We know, we know. Vermicomposting? That sounds like vermin – eew! Who likes that?
We do! And so does our compost pile. Yours will too...we promise!
Vermicomposting (literally, using worms to speed up the composting process and make it more complete) is an easy, fun and interesting way to get things cookin' on your compost pile. Before you know it, you'll have rich, nutrient-rich compost for mulch, fertilizer and garden soil.
Why Should You Use Worms?
The compost process relies on the breaking down of organic materials to create soil/fertilizer. It's something that happens naturally all throughout nature, but when you – the gardener/composter - do it, it's a controlled process, not relying on the elements and time alone.
Instead, if you're a composting aficinado, you're probably adding the correct proportions of materials, omitting rat- and other pest-attractors (like rotting meat), and testing the temperature of your pile from time to time.
Wait – didn't we just say you want to keep pests away? So where do worms come in?
Actually, the right “pests” aren't pests at all when it comes to the controlled composting process. Specifically, most beginning (or even seasoned) vermicomposters select a specific type of worm – the red wriggler – and add populations into the compost pile in controlled amounts.
If the new inhabitants find the environment hospitable (and they should, if you're maintaining your compost heap properly), they'll eat their way through the contents of your compost and eventually will generate the most fertile compost you've ever created.
The Benefits of Vermicomposting
Using worms in your compost bin or pile has a number of benefits and will easily save you work in the long run.
A few great effects of vermicomposting include:
• Soil aeration. The movement of the worms throughout your compost material creates tiny pockets of space, allowing air to move more freely throughout the pile to enhance the composting process.
• Soil enrichment. The castings, or waste (yes, you read that right), also known as vermicast, contain a cocktail of microorganisms and nutrients that will be a real fertilizer boost to your garden once the compost is ready.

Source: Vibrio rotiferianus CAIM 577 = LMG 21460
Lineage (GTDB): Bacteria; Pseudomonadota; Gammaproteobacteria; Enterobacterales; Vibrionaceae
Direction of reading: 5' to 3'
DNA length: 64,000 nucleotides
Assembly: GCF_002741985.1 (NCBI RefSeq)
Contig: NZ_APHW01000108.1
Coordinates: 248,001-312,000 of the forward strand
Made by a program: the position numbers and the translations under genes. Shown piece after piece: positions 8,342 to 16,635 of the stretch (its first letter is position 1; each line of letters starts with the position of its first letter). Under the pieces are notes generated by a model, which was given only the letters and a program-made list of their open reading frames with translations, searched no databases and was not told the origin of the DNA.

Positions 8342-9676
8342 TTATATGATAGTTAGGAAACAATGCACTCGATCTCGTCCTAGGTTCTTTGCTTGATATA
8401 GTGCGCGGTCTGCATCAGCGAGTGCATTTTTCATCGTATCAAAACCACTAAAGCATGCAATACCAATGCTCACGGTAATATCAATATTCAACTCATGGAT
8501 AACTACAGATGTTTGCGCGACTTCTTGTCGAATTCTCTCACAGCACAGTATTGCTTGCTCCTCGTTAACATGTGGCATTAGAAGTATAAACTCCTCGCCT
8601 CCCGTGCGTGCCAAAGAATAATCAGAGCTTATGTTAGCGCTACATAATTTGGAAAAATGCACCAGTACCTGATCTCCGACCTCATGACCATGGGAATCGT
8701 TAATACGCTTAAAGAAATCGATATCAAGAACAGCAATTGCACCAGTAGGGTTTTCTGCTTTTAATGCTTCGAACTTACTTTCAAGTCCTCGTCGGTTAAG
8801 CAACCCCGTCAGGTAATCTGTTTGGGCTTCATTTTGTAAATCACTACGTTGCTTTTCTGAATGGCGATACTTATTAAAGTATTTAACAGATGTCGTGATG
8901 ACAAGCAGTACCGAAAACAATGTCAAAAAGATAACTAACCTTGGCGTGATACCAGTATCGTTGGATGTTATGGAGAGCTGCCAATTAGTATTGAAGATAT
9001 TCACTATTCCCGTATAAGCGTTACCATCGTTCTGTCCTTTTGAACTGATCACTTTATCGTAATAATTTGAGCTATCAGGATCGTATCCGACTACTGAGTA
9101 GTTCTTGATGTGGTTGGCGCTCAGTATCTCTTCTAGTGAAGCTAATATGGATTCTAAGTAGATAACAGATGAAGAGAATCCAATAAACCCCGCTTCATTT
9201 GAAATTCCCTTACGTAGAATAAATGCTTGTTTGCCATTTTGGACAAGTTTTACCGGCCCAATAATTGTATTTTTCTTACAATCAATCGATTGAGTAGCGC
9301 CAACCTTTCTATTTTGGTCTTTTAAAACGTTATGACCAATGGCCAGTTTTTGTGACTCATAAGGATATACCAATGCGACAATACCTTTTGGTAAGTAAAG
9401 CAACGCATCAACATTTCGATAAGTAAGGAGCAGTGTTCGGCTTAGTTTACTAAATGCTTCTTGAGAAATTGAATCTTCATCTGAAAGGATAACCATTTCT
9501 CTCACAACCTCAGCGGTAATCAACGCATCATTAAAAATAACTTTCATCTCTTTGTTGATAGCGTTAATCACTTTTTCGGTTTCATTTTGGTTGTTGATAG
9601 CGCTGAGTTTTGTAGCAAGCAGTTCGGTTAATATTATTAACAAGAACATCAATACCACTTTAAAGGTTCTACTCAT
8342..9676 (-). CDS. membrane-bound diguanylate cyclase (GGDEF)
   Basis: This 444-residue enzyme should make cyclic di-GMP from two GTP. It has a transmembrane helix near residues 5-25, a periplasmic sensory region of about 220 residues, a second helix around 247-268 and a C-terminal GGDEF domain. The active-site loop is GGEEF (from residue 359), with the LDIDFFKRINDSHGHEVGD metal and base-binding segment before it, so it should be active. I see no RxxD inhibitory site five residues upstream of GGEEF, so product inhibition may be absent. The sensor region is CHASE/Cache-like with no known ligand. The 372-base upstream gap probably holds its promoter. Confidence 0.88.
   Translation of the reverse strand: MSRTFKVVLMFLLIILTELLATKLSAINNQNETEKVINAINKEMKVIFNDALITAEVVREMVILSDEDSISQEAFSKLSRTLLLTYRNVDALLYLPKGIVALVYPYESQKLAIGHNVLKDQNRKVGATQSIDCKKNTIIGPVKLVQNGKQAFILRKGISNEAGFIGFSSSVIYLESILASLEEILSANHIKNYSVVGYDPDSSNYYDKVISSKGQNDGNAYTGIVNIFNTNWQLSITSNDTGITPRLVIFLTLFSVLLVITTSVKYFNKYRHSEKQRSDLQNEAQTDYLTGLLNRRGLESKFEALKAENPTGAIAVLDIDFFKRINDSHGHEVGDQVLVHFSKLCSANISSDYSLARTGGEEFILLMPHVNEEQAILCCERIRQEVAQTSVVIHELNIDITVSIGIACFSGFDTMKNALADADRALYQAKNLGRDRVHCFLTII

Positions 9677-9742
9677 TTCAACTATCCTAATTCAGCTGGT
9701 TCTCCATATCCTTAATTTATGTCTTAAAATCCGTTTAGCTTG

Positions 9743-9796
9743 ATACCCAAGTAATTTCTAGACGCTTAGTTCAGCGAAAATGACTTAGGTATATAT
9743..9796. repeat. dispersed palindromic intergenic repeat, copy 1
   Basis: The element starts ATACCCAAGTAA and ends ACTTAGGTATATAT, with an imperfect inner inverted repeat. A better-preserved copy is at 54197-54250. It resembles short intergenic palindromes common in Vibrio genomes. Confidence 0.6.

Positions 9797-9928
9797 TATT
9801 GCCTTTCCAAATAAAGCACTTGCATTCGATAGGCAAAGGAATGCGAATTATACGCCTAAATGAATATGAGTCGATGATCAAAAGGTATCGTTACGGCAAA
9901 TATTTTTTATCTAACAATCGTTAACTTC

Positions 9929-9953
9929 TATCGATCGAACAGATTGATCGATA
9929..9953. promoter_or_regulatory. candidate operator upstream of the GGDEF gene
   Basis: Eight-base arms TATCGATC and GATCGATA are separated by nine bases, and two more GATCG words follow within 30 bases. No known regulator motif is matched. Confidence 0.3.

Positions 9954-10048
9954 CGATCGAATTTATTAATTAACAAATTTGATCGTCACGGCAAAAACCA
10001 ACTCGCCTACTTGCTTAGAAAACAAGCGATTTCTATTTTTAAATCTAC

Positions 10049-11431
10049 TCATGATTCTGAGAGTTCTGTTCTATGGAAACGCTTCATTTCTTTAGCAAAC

• Faster breakdown of materials. Brown (dry) and green (live/wet) materials will ALL eventually break down – whether in your compost bin or on a forest floor – but if the process is very delayed, rotting, mildew and mold can occur. Worms eating through your compost materials means they're processed faster, before these issues can happen.
• A fascinating look at the life cycle. Watching the process happen over time (and caring for your worms) is fun and interesting. (By the way, if your child's school has a garden and an area for a compost heap, they'll love getting involved in this process, so suggest it to your child's teacher! We did. Big fun!)
How it All Happens
You may call it gross – I call it science! (By the way, you might actually find this an interesting process to watch over time, and if you have kids that are anything like mine, they'll LOVE it.)
• Worms are introduced into the compost pile.
• They immediately begin eating through the materials for sustenance and to “bed down” and make themselves at home.
• Systematically, the worms begin creating tunnels through the compost so they can move more freely; this creates beneficial pockets of aeration throughout your pile. (Don't worry, if you mix your pile regularly, the worms are happy to create new tunnels.)
• The worms digest the materials and leave nutrient- and microbe-rich vermicastings (waste) in the compost pile.
• The microbes left by the worms do additional work breaking down the compost.
• The worms reproduce in the pile, and continue the process. How to Vermicompost This is the easy part. The worms will do the work all by themselves once you get them into your compost pile.
• First make sure you have your compost pile ready and ideally, beginning to break down (this happens quickly – you should see some signs of decomposition within approximately a week of starting your pile).
• While your compost pile is doing its thing, buy or order worms. Red wigglers (Eisenia fetida) are the most common species used for composting. However, tiger worms (Eisenia andrei) or nightcrawlers (Eisenia hortensis) can also be used. You can obtain your worms by ordering live delivery online (google reputable worm farms/suppliers for this) or from a fishing bait shop. If you do purchase from a bait shop, make sure the worms are all live and appear active; bait is not usually collected with the longerm health of the worm in mind.
• Add the worms to your compost pile. The general rule is 1 lb. of worms per square foot (in your compost bin or pile). However, if you don't have that many, work with what you do have. Worms will reproduce quickly in the right environment.
• Make sure to maintain the temperature of your pile and to add brown and green materials regularly.
If you'd like, start your own worm farm with your children to watch the worms eat, grow and reproduce! We'll have an article in the future explaining exactly how to do this.
In the meantime, let the worms do the work for you, and you'll be enjoying the benefits of rich, fertile compost in no time.
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